Wickham gave Lydia a courtesy nod but held me with his hot eyes. I felt a tingle down to my toes. This was a man who knew women. He possessed a tractor beam able to draw and hold. I pulled my anti-ingénue sister ahead of me and we forged through the tide of the escaping audience. I felt Wickham’s eyes and the hairs on the back of my neck did a wiggly dance.
“He was quite handsome,” Lydia said jumping up to reach my ear.
“Hush! Do you see Jane?” I scanned the crowd feeling my older sister’s panic.
My phone vibrated. I pulled it from my pocket and read Jane’s text. Hurry. In the front of the stage.
Cutting through the crowd and climbing over the plush theater seats, Lydia and I made our way to the enclosed circle just below the elevated stage. The audience continued to grumble as they pushed to the exits, a wave of designer cocktail dresses and Savile Row suits. I’m sure the dogs were very impressed.
I glanced up at the overhead screens; the cameras were filming. I could see Jane standing defensive guard between two basset hounds and a highlighted redhead who looked vaguely familiar. My sister’s face filled the screen, her tearful eyes impossible to hide, her blonde hair poking in spikes from what had been a lovely chignon, and her lower lip quivering.
“Jane! I’m here!”
Notes from Elizabeth Ann West ~
When it’s FUN and Successful, Watch Out!
After resigning from a corporate management job early this summer that required me to work the graveyard shift, I took about three weeks to feel sorry for myself. Facing a summer of being a stay-at-home-Mom again, I decided a little escape was in order. So I began writing again. Dusting off a 3,000 word piece I wrote back in January that imagined Elizabeth Bennet discovering Darcy, fallen off a horse, as a new beginning of Pride and Prejudice, within two days I had nearly 10,000 words. I have a three-year dry spell under my belt since I last published a novel, and this time around, I was afraid if I stopped, even for one moment, I would fail again to finish a story.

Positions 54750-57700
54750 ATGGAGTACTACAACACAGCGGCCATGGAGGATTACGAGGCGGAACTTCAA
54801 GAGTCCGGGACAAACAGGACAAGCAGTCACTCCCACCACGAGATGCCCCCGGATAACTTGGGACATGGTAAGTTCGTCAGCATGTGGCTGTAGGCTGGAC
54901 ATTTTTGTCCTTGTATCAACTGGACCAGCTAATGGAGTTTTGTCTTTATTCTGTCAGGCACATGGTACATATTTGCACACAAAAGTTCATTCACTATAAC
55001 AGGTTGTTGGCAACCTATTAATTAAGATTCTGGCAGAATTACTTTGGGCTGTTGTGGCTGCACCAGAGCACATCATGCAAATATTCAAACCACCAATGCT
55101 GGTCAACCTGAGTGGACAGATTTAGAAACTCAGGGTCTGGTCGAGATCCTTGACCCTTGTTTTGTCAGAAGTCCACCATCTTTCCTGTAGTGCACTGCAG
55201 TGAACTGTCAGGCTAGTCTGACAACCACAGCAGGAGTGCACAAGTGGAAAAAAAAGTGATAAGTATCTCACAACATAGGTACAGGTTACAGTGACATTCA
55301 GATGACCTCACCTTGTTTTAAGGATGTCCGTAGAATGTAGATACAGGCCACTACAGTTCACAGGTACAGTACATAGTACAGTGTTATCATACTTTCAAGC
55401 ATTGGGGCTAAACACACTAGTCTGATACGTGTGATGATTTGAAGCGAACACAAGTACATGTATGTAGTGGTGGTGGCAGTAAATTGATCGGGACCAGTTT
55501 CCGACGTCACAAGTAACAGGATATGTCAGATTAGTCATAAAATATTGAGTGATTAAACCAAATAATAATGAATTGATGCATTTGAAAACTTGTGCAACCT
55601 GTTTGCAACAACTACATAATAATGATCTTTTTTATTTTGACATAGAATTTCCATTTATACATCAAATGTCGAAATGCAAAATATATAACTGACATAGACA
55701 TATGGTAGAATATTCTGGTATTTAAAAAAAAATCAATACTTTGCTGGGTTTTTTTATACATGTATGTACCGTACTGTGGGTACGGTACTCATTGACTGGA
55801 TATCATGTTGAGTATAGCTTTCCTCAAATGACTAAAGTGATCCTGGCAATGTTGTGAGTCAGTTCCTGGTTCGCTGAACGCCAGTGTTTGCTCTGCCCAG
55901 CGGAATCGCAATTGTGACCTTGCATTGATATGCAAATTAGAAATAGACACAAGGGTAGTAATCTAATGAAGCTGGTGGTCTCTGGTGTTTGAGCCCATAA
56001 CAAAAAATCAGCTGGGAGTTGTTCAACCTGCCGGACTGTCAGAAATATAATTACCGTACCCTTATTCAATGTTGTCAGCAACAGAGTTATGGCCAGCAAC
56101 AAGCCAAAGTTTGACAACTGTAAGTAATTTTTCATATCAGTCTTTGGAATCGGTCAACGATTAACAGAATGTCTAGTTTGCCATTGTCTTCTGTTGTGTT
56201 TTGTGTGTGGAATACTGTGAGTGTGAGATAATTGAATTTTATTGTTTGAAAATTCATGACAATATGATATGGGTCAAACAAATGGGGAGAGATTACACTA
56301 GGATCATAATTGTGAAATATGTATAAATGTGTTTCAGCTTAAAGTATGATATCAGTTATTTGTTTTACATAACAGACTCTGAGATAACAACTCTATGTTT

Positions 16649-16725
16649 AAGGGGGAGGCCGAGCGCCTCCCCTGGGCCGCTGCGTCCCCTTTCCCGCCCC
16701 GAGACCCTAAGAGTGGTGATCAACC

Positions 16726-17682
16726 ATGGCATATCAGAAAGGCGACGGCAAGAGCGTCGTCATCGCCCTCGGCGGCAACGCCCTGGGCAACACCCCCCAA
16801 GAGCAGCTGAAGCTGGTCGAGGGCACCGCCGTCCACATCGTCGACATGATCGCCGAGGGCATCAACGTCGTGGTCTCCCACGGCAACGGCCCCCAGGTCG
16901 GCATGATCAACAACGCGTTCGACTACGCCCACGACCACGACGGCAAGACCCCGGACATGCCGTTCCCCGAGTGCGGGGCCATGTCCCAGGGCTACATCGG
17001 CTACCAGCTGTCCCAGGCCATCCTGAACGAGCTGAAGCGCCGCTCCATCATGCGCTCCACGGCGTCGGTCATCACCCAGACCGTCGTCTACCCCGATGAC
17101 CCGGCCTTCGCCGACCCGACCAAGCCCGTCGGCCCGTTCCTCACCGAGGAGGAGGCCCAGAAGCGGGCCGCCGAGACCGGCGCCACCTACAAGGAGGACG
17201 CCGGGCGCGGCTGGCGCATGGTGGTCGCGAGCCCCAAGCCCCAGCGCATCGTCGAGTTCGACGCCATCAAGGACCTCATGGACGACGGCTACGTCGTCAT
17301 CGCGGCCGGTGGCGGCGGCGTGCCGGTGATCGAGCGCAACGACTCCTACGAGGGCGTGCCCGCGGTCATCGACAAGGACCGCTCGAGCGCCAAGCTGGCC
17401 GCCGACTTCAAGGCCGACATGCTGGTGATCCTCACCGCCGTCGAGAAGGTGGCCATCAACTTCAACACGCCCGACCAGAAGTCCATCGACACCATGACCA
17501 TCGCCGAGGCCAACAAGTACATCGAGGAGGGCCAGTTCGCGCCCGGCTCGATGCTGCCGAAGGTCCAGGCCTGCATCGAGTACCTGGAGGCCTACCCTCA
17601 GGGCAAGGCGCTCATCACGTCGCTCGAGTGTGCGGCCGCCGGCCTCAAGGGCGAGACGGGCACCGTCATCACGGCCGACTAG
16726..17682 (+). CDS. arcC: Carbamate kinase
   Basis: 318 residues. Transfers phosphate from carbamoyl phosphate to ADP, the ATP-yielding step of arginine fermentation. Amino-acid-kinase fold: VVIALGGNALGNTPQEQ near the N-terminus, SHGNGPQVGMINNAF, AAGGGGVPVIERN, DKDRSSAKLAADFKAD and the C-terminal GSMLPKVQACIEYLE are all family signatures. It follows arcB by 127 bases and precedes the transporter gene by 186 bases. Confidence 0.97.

Twelve days later, a little 28,000 word novella was born and it was mine! The Trouble With Horses was a “happy shot” in the arm that I needed, and I shared it with others to read on the BeyondAusten.com forum. When others agreed, it was just a happy little story, I published it, not thinking too much would come out of it. Instead, the next morning I woke up to see it in the top 100 short reads for Literature & Fiction on Amazon! Since releasing on July 4, 2014, the novella has sold over 1,000 copies, and is quickly gaining on 2,000 sold. And it now has a sibling, A Winter Wrong that starts off a new episodic series for me, one season at a time.
The sales are great, don’t get me wrong, but finding my stride as a writer has been even more rewarding. I can dream, write, and finish these things called novellas! I’m having FUN, and that’s all that matters.
I love the JAFF (Jane Austen Fan Fiction) community. I am a proud Darcy addict and have been for nearly nine years as a reader. We need more Darcy and Elizabeth fiction, there’s just never enough, and that’s why as soon as I saw what was happening, I recruited Barbara Silkstone to join me. If anyone can write fun, modern twists, it’s her. Together we can help serve the gamut of Darcy readers, from the modern enthusiasts to the historical connoisseurs! 🙂
Elizabeth can be found at: http://www.elizabethannwestcom